Then, for the first time since 1979, Free Shakespeare in the Park will present CORIOLANUS, the Bard’s blistering drama about a general voted into power by a populace hungry for change, and the unraveling that follows. Tony Award winner Daniel Sullivan (Proof, Shakespeare In The Park’s Troilus and Cressida) directs a modern-day version of this riveting epic of democracy and demagoguery, July 16-August 11.

This year, there will be voucher or ticket distributions over the course of the summer in all five boroughs for almost every public performance of Free Shakespeare in the Park, continuing The Public’s mission of making great theater accessible to all. This summer’s distributions at libraries, recreation centers, and community partners throughout New York City, will have more locations and dates than ever to provide New Yorkers even more opportunities to obtain free tickets. To see a complete borough distribution schedule, visit publictheater.org/borough.

Kenny Leon directs a bold new take on Shakespeare’s cherished comedy of romantic retribution and miscommunication, MUCH ADO ABOUT NOTHING. In this modern production, we find the community of Messina celebrating a break from an ongoing war. But not all is peaceful amid the revelry, as old rivals engage in a battle of wits, unexpected foes plot revenge, and young lovers are caught in a tumultuous courtship – until love proves the ultimate trickster, and undoes them all.

The all-black cast of MUCH ADO ABOUT NOTHING includes Jamar Brathwaite (Ensemble), Danielle Brooks (Beatrice), Grantham Coleman (Benedick), Chuck Cooper (Leonato), Javen K. Crosby (Ensemble), Denzel DeAngelo Fields (Ensemble), Jeremie Harris (Claudio), Tayler Harris (Ensemble), Erik Laray Harvey (Antonio/Verges), Kai Heath (Messenger), Daniel Croix Henderson (Balthasar), Tyrone Mitchell Henderson (Friar Francis/Sexton), Tiffany Denise Hobbs (Ursula), Lateefah Holder (Dogberry), LaWanda Hopkins (Dancer), Billy Eugene Jones (Don Pedro), Margaret Odette (Hero), Hubert Point-Du Jour (Don John), William Roberson (Ensemble), Jaime Lincoln Smith (Borachio), Jazmine Stewart (Ensemble), Khiry Walker (Conrade/Ensemble), Olivia Washington (Margaret), and Latra A. Wilson (Dancer).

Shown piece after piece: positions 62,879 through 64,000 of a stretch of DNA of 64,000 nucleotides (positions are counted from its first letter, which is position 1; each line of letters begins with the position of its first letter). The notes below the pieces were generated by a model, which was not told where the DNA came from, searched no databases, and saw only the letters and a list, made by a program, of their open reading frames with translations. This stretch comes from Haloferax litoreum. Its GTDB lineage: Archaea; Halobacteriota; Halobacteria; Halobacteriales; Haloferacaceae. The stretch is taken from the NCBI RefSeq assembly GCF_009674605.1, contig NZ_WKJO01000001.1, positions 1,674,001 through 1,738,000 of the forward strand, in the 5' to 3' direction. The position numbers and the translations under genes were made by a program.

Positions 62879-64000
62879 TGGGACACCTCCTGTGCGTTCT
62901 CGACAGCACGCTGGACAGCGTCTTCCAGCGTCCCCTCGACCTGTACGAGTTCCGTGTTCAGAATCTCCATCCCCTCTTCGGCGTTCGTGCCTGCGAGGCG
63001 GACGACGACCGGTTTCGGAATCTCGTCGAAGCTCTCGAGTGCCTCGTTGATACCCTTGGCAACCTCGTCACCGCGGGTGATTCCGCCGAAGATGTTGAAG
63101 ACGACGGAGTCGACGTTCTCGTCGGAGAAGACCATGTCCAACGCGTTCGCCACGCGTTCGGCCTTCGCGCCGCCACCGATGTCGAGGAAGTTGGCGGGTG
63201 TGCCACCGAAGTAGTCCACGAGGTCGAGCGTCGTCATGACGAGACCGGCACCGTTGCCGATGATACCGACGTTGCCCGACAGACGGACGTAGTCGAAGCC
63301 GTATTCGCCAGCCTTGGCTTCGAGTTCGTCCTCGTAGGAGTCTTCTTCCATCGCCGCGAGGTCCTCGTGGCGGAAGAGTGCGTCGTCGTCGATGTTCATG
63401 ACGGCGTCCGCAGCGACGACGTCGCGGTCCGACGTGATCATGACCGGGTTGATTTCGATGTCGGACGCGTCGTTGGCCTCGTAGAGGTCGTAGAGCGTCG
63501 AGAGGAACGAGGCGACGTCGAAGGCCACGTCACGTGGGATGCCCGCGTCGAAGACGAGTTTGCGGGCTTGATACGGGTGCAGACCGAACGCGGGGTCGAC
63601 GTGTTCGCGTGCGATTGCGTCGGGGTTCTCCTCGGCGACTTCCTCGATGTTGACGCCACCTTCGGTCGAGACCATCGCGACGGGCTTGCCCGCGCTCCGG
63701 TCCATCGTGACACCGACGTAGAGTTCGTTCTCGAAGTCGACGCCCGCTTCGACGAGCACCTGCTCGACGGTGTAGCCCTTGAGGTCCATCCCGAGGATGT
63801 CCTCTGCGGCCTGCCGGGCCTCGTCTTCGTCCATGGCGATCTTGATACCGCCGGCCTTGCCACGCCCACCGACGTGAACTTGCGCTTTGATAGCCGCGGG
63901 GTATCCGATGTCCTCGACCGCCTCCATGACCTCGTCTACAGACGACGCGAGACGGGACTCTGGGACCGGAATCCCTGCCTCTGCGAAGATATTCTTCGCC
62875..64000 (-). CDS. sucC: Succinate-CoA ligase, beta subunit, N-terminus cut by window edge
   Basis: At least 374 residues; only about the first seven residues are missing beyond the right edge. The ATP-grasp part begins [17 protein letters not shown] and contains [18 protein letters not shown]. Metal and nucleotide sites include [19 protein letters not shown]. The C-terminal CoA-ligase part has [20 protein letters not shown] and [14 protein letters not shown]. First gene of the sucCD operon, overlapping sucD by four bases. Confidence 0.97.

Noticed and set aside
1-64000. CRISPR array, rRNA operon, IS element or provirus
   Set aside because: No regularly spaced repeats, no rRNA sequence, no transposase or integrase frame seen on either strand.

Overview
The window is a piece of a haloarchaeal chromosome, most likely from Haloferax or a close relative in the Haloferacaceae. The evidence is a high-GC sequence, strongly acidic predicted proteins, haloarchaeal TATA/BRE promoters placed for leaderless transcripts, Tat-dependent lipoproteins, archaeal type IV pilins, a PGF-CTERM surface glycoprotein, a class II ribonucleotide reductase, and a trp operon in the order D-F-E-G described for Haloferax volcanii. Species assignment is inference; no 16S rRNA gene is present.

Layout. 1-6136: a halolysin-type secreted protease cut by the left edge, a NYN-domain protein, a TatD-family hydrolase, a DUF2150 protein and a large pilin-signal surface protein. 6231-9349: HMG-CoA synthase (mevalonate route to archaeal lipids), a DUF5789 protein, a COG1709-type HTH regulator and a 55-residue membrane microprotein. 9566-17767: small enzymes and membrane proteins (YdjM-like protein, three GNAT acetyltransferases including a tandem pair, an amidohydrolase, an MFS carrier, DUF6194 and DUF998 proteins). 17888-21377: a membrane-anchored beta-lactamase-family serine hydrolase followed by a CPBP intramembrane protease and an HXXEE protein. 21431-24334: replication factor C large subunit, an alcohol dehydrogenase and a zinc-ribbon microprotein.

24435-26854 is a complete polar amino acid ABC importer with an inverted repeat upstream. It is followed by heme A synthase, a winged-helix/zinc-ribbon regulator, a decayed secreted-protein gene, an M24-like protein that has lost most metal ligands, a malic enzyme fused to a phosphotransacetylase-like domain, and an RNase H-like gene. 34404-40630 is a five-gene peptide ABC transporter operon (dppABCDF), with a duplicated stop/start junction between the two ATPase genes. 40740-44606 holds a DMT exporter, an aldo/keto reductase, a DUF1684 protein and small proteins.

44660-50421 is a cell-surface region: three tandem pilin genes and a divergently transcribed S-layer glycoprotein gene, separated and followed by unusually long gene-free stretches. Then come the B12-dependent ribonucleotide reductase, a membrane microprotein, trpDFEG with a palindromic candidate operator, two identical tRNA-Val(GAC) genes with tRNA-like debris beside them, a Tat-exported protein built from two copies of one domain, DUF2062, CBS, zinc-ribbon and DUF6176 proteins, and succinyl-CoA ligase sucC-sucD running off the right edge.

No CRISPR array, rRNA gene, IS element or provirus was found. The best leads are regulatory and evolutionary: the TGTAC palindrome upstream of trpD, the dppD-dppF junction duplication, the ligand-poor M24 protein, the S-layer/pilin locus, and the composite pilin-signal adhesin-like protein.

To enable as many New Yorkers as possible the opportunity to experience Free Shakespeare in the Park there will be an open caption performance of MUCH ADO ABOUT NOTHING on Friday, June 14; an ASL performance on Saturday, June 15; and an ADA audio described performance on Thursday, June 13.

Since 1962, over five million people have enjoyed more than 150 free productions of Shakespeare and other classical works and musicals at the Delacorte Theater. Conceived by founder Joseph Papp as a way to make great theater accessible to all, The Public’s Free Shakespeare in the Park continues to be the bedrock of the Company’s mission to increase access and engage the community.

This season, The Public proudly welcomes the return of Jerome L. Greene Foundation and Bank of America as season sponsors.

The Public continues the work of its visionary founder Joe Papp as a civic institution engaging, both on-stage and off, with some of the most important ideas and social issues of today. Conceived over 60 years ago as one of the nation’s first nonprofit theaters, The Public has long operated on the principles that theater is an essential cultural force and that art and culture belong to everyone. Under the leadership of Artistic Director Oskar Eustis and Executive Director Patrick Willingham, The Public’s wide breadth of programming includes an annual season of new work at its landmark home at Astor Place, Free Shakespeare in the Park at the Delacorte Theater in Central Park, The Mobile Unit touring throughout New York City’s five boroughs, Public Forum, Under the Radar, Public Studio, Public Works, Public Shakespeare Initiative, and Joe’s Pub. Since premiering HAIR in 1967, The Public continues to create the canon of American Theater and is currently represented on Broadway by the Tony Award-winning musical Hamilton by Lin-Manuel Miranda. Their programs and productions can also be seen regionally across the country and around the world. The Public has received 59 Tony Awards, 170 Obie Awards, 53 Drama Desk Awards, 56 Lortel Awards, 34 Outer Critic Circle Awards, 13 New York Drama Critics’ Circle Awards, and 6 Pulitzer Prizes.

Tickets to The Public Theater’s Free Shakespeare in the Park are distributed in a number of ways. On the day of each public performance, free tickets may be acquired in person at The Delacorte Theater, through a digital lottery via the TodayTix website or mobile app, in person at a borough distribution site, and via an in person lottery in the lobby of The Public Theater at 425 Lafayette Street. All tickets are subject to availability. A performance calendar and complete ticket distribution details can be found at PublicTheater.org. A limited number of tickets are also available via advance reservation by making a contribution in support of Free Shakespeare in the Park. To learn more, or to make a contribution, call 212.967.7555, or visit PublicTheater.org. The Delacorte Theater in Central Park is accessible by entering at 81st Street and Central Park West or at 79th Street and Fifth Avenue (publictheater.org).